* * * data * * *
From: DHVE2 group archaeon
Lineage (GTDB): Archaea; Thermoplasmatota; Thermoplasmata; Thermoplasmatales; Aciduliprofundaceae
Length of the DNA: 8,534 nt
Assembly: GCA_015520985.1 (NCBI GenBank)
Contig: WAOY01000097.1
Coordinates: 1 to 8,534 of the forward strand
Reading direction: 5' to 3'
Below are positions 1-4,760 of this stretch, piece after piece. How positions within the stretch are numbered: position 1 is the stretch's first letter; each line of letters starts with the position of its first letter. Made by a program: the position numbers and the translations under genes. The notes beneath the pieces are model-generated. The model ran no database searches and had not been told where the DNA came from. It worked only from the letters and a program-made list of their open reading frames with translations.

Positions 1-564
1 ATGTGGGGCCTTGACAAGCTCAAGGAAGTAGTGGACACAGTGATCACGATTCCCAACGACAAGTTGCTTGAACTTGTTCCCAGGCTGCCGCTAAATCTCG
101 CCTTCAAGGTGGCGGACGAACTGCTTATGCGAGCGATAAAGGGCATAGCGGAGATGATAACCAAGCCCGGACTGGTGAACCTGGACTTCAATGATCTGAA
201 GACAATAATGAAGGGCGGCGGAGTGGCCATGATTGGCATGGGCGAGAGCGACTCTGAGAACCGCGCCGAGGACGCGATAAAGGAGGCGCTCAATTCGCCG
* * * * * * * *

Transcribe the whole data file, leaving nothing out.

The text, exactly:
From: DHVE2 group archaeon
Lineage (GTDB): Archaea; Thermoplasmatota; Thermoplasmata; Thermoplasmatales; Aciduliprofundaceae
Length of the DNA: 8,534 nt
Assembly: GCA_015520985.1 (NCBI GenBank)
Contig: WAOY01000097.1
Coordinates: 1 to 8,534 of the forward strand
Reading direction: 5' to 3'
Below are positions 1-4,760 of this stretch, piece after piece. How positions within the stretch are numbered: position 1 is the stretch's first letter; each line of letters starts with the position of its first letter. Made by a program: the position numbers and the translations under genes. The notes beneath the pieces are model-generated. The model ran no database searches and had not been told where the DNA came from. It worked only from the letters and a program-made list of their open reading frames with translations.

Positions 1-564
1 ATGTGGGGCCTTGACAAGCTCAAGGAAGTAGTGGACACAGTGATCACGATTCCCAACGACAAGTTGCTTGAACTTGTTCCCAGGCTGCCGCTAAATCTCG
101 CCTTCAAGGTGGCGGACGAACTGCTTATGCGAGCGATAAAGGGCATAGCGGAGATGATAACCAAGCCCGGACTGGTGAACCTGGACTTCAATGATCTGAA
201 GACAATAATGAAGGGCGGCGGAGTGGCCATGATTGGCATGGGCGAGAGCGACTCTGAGAACCGCGCCGAGGACGCGATAAAGGAGGCGCTCAATTCGCCG